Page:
Readying for pair of takahe

Orokonui Ecosanctuary general manager Chris Baillie checks  the econsanctuary's takahe habitat....
Orokonui Ecosanctuary general manager Chris Baillie checks the econsanctuary's takahe habitat. Photo by Craig Baxter.

A pair of takahe will become the latest inhabitants of Orokonui Ecosanctuary.

The econsanctuary had received approval to keep the "advocacy takahe", which would arrive in March, operations manager Chris Baillie said.

"We are really looking forward to that."

The pair were not breeding birds but were considered to be important in raising awareness of the plight of the species, she said.

Takahe were among the list of flora and fauna that existed in the area about 100 years ago that the ecosanctuary was trying to restore.

It had been a long process to secure the takahe and the habitat had already been developed for them with funding from the Speight's Environment Fund, Ms Baillie said.

"We have ideal takahe habitat.

They like wetlands and exotic and native grasses."

They would be close to the walking tracks and were known to be people-friendly birds.

"I imagine they'll be quite obvious to visitors."

The takahe were likely to come from Mana Island, north of Wellington. A wire fence would be built around the most likely habitat for them so they "could settle in and get to know each other" in the short term.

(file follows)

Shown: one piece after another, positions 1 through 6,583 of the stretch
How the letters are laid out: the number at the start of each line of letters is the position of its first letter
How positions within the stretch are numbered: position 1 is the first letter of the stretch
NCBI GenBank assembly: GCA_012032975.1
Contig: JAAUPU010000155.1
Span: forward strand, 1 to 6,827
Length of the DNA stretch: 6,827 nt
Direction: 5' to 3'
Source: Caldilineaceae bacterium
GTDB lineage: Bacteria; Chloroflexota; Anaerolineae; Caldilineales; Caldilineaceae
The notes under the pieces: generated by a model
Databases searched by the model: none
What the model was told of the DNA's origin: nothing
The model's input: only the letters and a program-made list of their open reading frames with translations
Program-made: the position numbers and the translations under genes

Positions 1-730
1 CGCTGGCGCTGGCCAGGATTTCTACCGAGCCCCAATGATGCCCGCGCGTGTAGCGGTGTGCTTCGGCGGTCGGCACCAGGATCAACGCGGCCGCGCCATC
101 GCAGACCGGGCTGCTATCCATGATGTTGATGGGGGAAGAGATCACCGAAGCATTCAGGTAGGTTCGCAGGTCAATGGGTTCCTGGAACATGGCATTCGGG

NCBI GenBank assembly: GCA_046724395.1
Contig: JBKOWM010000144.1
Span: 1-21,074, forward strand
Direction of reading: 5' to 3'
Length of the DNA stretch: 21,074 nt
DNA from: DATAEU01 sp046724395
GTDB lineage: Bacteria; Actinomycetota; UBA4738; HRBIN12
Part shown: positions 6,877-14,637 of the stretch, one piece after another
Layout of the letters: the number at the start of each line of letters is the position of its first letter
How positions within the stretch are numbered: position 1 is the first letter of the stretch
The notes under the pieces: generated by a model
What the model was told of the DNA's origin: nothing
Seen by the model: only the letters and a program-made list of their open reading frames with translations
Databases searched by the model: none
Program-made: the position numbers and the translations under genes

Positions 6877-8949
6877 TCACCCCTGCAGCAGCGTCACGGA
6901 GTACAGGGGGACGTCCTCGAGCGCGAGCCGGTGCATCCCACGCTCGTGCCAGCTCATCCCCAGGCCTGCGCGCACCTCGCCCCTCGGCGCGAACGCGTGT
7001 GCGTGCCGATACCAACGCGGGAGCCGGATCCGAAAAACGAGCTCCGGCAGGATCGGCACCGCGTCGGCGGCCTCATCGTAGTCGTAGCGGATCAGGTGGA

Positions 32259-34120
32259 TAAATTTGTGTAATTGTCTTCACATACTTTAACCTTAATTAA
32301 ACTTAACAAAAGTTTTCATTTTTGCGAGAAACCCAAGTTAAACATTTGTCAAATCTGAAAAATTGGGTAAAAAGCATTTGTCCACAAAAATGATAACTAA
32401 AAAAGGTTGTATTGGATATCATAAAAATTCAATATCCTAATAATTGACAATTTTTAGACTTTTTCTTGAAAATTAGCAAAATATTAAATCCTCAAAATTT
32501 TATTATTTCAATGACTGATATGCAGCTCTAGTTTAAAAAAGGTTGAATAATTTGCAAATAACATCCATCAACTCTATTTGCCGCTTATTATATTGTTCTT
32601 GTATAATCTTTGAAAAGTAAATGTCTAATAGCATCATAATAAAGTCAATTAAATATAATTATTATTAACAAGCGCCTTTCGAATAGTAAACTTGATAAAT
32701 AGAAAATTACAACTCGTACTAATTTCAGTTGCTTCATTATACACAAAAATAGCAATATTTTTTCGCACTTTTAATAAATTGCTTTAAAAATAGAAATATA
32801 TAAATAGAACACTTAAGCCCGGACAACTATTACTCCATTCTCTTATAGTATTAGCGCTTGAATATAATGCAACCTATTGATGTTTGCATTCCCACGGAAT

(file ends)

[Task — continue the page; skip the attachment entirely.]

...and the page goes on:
A feeding station for the pair would also be built.

 


Takahe

Diet: Broad-leaved snow tussock, mid-ribbed snow tussock and curled snow tussock.
Nest: Under the shelter of snow tussocks.
Eggs: Birds lay 1-3 eggs; of these, 80% hatch.
Incubation: 30 days; shared by both parents, who also feed the chicks for three months.
Size: An adult stands about 50cm high and can weigh over 3kg.
Age: Takahe have lived over 20 years in captivity, but in the wild few birds reach this age.
Wings: For display only, such as in courtship, aggression.
Survival: Rediscovered in 1948 and a 500sq km area in Fiordland National Park set up for their conservation.
Numbers: Endangered. By 1982, the population had dwindled to 118 birds. About 130 birds remain in Fiordland.
Conservation: Artificial incubation of eggs and rearing of chicks is carried out at the Department of Conservation's Burwood Bush rearing unit, Te Anau. Birds have been released on predator-free islands: Maud Island in the Marlborough Sounds, Mana and Kapiti Islands north of Wellington, Tiritiri Matangi Island in the Hauraki Gulf, northeast of Auckland, and on Maungatautari Ecological Island, Waikato.

Source: Doc


 

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